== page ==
Jungle trekking may seem like the adventure of a lifetime, but can quickly turn into a nightmare if adventurers are ill prepared. While there are risks inherent in any outdoor activity, jungle trekking can take even experienced hikers into an environment with different concerns and unexpected situations. Taking basic precautions when jungle trekking can help protect the traveler, companions, and the environment, while still providing a thrilling and incredible journey.
Knowing the risks of a particular area can help identify dangerous before they imperil the situation. From poisonous snakes to unreliable water sources, every jungle and often every path will carry its own dangers. Do some research before jungle trekking, using travel guides and the Internet. The web can be a particularly useful source in identifying issues that have recently arisen on a particular track or route; flooded paths or a high instance of animal sightings may be more quickly reported online on travel sites rather than through traditional travel guides.
Most jungles are hot and humid, making them a perfect breeding ground for mosquitoes and other insects. Long sleeves and pants in a light material, such as cotton, can help reduce exposure to biting insects as well as protect from sunburn and prevent overheating. A hat with mosquito netting can also be a surprisingly useful accessory. Footwear should be suitable to rough terrain, quick drying, and broken in to prevent blisters. Do not wear brand new boots or sneakers while jungle trekking, as it can create weeks of pain for feet and ankles.
Consider jungle trekking with an experienced guide or tour group. While this does diminish the sense of breaking new ground in the wilderness, it is often markedly safer and can provide access to sites and information that would be missed by new visitors to the area. Trek guides have advanced knowledge of the area and may be more attuned to both the dangers and wonders of the location; be sure to check the reputation of the guide or tour agency through online reviews before signing up.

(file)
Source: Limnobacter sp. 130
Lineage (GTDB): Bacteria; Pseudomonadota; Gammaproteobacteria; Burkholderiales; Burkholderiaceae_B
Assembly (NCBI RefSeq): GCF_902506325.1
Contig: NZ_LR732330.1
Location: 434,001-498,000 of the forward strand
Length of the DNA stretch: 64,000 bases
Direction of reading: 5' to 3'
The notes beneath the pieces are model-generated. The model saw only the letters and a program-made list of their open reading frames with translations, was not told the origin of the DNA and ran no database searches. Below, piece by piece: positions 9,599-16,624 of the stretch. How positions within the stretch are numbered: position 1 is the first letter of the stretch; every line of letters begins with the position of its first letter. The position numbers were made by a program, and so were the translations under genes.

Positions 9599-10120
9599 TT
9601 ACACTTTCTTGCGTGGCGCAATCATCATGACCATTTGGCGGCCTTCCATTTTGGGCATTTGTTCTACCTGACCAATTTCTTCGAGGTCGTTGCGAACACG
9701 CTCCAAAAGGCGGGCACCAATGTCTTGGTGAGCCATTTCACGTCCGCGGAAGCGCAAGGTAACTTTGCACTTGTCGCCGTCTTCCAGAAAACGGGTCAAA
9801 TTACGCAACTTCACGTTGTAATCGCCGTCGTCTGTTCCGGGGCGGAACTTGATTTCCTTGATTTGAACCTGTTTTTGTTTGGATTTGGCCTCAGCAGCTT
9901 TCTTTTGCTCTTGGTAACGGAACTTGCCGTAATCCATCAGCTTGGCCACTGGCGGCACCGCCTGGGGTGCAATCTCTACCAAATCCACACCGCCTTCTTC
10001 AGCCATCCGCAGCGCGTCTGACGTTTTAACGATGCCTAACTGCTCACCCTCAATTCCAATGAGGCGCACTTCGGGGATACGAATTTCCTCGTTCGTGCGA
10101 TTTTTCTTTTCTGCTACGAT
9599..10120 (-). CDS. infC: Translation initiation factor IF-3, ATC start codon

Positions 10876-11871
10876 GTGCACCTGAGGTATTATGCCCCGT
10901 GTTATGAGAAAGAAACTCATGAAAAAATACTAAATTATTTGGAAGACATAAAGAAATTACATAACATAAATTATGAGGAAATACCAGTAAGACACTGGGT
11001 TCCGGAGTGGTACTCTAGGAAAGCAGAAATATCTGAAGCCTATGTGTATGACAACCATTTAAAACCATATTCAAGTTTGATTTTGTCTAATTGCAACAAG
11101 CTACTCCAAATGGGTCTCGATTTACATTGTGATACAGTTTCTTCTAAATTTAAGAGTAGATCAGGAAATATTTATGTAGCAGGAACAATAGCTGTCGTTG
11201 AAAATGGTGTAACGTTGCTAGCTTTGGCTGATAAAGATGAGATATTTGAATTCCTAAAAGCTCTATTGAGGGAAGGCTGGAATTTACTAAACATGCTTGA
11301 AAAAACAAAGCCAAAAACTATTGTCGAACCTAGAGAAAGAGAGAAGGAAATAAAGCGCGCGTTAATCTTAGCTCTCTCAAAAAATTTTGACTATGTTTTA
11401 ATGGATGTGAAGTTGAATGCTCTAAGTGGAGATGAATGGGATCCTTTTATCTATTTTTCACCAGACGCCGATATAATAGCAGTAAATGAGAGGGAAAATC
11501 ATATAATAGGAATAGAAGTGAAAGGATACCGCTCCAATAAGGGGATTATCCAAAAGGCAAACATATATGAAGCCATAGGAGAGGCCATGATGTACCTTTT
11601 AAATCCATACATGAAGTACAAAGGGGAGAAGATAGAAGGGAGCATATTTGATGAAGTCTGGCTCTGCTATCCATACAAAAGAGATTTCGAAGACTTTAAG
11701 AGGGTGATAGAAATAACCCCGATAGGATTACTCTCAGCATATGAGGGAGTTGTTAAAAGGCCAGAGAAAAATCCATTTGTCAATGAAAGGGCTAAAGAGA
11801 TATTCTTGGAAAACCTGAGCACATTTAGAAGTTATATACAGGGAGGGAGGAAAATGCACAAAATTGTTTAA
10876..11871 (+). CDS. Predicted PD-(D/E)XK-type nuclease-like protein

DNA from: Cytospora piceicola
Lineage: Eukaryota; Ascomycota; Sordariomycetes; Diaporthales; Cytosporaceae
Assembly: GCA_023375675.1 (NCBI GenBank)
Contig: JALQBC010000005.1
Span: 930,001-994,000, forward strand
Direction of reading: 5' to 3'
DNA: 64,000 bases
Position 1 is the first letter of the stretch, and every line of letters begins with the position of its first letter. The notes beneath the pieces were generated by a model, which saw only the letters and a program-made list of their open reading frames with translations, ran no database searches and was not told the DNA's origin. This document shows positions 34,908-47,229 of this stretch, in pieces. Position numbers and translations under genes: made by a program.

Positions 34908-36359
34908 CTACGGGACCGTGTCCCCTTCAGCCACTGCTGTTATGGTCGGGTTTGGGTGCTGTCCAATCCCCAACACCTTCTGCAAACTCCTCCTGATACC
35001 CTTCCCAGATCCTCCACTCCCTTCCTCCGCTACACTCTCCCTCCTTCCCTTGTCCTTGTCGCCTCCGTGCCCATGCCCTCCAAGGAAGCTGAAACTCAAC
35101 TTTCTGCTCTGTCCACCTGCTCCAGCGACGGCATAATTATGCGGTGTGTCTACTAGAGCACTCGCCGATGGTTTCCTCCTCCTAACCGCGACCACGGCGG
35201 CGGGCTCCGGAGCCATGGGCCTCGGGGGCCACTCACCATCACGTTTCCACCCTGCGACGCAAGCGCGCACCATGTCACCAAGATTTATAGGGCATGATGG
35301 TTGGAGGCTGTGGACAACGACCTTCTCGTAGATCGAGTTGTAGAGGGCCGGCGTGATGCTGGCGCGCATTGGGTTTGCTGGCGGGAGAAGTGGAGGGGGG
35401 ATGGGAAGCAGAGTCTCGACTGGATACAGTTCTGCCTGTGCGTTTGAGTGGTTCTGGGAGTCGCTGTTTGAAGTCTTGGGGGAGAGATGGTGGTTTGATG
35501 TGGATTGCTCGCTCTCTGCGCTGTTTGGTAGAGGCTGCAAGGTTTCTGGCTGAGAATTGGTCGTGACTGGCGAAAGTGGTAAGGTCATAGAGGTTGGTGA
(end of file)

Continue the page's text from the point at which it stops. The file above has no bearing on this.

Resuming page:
Remember that, for all their ferocity and mystery, jungles are exceptionally fragile environments. Littering, poaching, disturbing wildlife, or even picking plants can damage an ecosystem severely leading to population drops and even extinctions throughout the life chain of the jungle. Be extremely careful around any wildlife, and do not feed, pet, or even approach any wild animals without express permission from guides or park officials. Jungles around the world are under threat from a variety of factors such as logging, habitat loss, and climate change; to preserve these magnificent regions for the future, it is imperative to be respectful of the environment while jungle trekking.